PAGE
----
On the profit side: For several years, I have delivered keynote speeches at the Conferences for Women in Massachusetts, Pennsylvania and Texas. These one-day events draw more than 5,000 professional women. I love the energy and, even though I am not paid to speak, I reap plenty of financial benefits: I have been hired to speak at future engagements by some sponsors, and many attendees become private consulting clients.
After a few of these events, program director Laurie Dalton White and I traded best practices and war stories. White asked what more we could do together.
So last year, as I began to grow my Spark & Hustle conferences for current and aspiring entrepreneurs, we expanded her events to two days, with the first as a small-business boot camp co-branded between the Conferences for Women and Spark & Hustle. This enabled her to offer an expanded conference and allowed me to get my new brand in front of a large, well-established audience.
A win-win for us both and we had a dual goal: Inspire attendees and make money together. This wasn’t a partnership for promotion; we were partners in profit, too.
Arrangements like this are definitely worth pursuing when both parties can bring something of value to the table. You can continue to work alone, but new avenues of success may be possible only if you have a strong strategic partner.
Challenge yourself to identify three potential promotional partners and three profit partners. For example, a financial adviser can be a partner with an upscale clothing boutique to offer complimentary investment portfolio advice to shoppers. A résumé writer and an image consultant can partner on a joint, fee-based career workshop cross-marketed to both of their databases. A direct seller could host a trunk show at a yoga studio and share in profits.
Before you call or email, identify exactly what the other party could gain by working with you. You’re probably clear about how you can benefit, but are you equally focused on how this will serve your collaborator? Finally,
Step No. 12
Track your time/demand a larger return.
It’s easy to look up and realize your day is gone, with little to show for it. That’s no way to run an effective business.
Get out of that rut by tracking your time. Take three days, carry a small notebook and track every single thing you do and how long it takes. This old trick works with people who want to quit smoking and lose weight—and you’ll probably be stunned by how much time you waste every day.
That quick check-in on Facebook prompted you to visit your friend’s profile and one thing led to another—and 40 minutes later, you closed the browser. Solution: Pick a few times a day to check Facebook.
That meeting at Starbucks you agreed to as a favor for just 30 minutes meant leaving your office for the 20-minute drive, looking for a parking space for 10 minutes, and then driving back to the office for 20 minutes. Suddenly that 30-minute meeting took 90 minutes. Could you have talked by phone instead or could the person have come to you?
Celebrity event planner Marley Majcher batches her tasks. She designates certain days for all of her meetings and schedules them back-to-back. She devotes one day to just meeting new vendors out of the office. Another day has no scheduled appointments, allowing her to just focus on her business, not just the nuts and bolts of her day-to-day duties. Follow her lead and group similar activities, especially routine ones. You’ll accomplish more.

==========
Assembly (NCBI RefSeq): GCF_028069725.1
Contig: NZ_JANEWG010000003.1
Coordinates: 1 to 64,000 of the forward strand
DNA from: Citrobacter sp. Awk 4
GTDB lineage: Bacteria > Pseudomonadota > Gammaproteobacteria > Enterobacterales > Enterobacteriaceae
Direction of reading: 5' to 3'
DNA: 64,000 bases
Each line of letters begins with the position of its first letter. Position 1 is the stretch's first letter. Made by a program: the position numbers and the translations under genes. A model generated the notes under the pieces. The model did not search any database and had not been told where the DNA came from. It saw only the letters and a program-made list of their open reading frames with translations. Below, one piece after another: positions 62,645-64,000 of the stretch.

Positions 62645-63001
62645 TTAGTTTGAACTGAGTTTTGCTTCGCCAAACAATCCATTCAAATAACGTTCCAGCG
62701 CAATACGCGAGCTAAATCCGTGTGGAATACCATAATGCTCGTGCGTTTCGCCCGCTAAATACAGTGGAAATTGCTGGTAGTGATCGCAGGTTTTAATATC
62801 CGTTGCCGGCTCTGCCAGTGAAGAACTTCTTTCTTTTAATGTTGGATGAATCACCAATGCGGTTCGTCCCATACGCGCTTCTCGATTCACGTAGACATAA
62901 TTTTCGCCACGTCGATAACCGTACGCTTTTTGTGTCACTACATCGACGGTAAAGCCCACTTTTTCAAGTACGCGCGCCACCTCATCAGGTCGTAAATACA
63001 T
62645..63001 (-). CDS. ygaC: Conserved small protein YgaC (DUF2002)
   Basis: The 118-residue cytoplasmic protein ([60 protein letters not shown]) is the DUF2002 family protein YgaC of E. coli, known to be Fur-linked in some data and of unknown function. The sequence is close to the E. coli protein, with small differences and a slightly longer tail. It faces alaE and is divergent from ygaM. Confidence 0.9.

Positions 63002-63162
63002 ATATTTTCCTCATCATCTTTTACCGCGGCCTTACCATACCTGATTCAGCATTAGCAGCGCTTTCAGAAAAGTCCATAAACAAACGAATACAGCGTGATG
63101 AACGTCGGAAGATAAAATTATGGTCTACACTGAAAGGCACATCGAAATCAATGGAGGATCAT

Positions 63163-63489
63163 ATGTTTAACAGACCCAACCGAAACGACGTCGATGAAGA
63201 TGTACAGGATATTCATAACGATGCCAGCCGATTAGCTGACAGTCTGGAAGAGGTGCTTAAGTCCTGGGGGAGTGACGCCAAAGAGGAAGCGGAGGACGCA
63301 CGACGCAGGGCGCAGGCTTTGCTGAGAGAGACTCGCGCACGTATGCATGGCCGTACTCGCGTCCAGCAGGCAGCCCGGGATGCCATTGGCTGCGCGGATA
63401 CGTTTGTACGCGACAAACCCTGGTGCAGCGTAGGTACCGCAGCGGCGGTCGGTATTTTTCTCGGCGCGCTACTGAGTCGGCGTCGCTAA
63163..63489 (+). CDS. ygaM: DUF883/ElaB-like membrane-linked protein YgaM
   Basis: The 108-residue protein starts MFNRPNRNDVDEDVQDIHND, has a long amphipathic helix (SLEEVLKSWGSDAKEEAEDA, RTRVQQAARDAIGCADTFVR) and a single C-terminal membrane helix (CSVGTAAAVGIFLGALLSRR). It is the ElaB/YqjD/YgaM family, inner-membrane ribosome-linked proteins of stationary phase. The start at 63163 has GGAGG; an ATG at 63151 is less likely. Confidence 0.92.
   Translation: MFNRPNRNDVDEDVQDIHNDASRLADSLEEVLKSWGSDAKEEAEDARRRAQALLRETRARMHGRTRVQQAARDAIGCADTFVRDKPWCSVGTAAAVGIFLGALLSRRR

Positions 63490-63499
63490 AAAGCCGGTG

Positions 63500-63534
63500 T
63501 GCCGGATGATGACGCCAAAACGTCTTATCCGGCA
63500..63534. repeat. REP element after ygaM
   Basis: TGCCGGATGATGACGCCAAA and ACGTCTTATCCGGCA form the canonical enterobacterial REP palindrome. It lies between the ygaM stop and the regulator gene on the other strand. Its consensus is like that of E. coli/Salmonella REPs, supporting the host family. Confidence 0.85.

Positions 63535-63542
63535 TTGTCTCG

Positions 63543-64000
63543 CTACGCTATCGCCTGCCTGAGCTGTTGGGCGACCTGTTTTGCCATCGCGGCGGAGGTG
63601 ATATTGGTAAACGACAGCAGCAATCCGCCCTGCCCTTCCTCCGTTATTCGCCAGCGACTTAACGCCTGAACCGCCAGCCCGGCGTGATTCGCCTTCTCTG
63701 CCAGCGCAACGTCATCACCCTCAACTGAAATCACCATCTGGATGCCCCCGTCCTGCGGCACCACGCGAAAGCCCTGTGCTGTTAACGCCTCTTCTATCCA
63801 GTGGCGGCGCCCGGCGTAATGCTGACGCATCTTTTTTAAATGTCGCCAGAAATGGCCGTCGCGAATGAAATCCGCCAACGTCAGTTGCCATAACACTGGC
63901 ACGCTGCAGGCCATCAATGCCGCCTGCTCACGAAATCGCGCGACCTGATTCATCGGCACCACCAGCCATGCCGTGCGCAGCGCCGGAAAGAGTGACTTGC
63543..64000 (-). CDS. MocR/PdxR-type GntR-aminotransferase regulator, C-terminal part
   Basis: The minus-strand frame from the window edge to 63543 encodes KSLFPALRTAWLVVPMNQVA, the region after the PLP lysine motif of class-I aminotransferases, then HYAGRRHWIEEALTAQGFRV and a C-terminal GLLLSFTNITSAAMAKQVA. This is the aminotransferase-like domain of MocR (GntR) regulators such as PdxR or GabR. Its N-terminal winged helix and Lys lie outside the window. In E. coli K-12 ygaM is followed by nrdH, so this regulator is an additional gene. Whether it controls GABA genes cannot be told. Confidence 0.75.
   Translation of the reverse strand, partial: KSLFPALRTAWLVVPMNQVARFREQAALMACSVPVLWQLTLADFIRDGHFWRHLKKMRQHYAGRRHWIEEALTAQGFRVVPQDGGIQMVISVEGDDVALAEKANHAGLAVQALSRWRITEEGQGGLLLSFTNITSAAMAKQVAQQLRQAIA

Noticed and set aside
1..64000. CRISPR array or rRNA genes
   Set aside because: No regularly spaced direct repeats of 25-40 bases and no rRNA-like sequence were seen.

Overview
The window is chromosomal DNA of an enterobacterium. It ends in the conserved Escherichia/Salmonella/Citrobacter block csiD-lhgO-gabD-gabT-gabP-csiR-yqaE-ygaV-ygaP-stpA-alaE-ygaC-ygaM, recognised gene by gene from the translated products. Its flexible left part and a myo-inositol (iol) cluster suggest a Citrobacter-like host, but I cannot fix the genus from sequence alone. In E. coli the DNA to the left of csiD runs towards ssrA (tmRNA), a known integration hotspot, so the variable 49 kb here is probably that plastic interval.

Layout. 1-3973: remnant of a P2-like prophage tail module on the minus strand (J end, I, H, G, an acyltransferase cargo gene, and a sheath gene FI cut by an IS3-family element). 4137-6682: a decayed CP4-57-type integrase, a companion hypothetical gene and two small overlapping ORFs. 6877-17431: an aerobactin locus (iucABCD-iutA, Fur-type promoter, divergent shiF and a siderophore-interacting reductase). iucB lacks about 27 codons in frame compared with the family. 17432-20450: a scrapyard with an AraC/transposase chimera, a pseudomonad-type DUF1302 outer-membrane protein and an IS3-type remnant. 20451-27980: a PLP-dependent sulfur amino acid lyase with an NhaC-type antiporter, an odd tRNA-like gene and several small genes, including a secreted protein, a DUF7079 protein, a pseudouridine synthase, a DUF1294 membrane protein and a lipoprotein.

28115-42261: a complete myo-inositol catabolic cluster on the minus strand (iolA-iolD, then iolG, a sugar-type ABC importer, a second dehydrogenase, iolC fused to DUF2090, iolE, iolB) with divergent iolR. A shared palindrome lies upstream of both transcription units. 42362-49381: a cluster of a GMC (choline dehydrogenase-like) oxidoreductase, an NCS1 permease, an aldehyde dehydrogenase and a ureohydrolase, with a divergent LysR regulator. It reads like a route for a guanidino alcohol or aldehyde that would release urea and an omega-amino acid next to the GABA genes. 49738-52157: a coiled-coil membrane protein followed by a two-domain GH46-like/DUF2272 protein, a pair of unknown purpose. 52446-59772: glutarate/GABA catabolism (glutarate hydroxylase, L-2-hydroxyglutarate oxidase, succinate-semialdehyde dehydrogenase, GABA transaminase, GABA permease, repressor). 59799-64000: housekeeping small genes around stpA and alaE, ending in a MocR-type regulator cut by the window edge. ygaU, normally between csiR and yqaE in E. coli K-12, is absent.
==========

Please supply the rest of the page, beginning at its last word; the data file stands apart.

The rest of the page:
Overall, guard your time: You have to expect results from your time. It’s not a free-for-all.
If you have $5,000 to invest, you can find many places to put that money, but you’d probably aim for the biggest return. Apply the same strategy to your time. Do you spend an hour browsing the web or do you spend 60 minutes making five sales calls from which you might close a few sales? Before committing to time-suckers, ask yourself whether that time could be better spent. After a while, it’ll become a pattern and you’ll make better choices.
Business success really boils down to taking a series of small, smart, consistent, deliberate decisions to generate results you want. Changing how you spend a few hours each day is just one of those small steps.
You’ll always be working on it, and I can’t honestly say I’ve gotten it down yet. It will always require my time and talent: It’s never on autopilot. But when you’re in your zone, it gets smoother and you get better at it because you develop better habits and work patterns. You’ve got to constantly measure your results and examine small problems before they become big ones. Revisit steps where you think you can improve performance. A great life—personally and professionally—is about endless curiosity. It’s an ongoing commitment in pursuit of excellence. You’re never done.
For me, it’s all about the hustle—the decisions you make and the actions you take each and every day. We can all plot, plan and dream, but the magic comes by doing.
I start each morning by asking myself, What can I do today to make today better than yesterday? Sometimes, quite candidly, the answer is, Tory, don’t screw up like you did yesterday. But most times it’s about making a particular call, finishing something that’s incomplete, or building on an initial success. There’s power in the pounce, which is about being hungry, proactive and intentional about making things happen.
We all define success differently, so whatever it is for you, I’m confident you can achieve it—if you’re deliberate and consistent every day. Be patiently persistent. Don’t throw in the towel too quickly and never assume help is on the way: It’s up to you.
If you have a bad day, join the club: All is not lost. Don’t wait until next week or next month to start over. Tomorrow morning is a fresh start. Just pick up exactly where you are.
Join others participating in the Start Small Win Big Challenge on the SUCCESS Blog.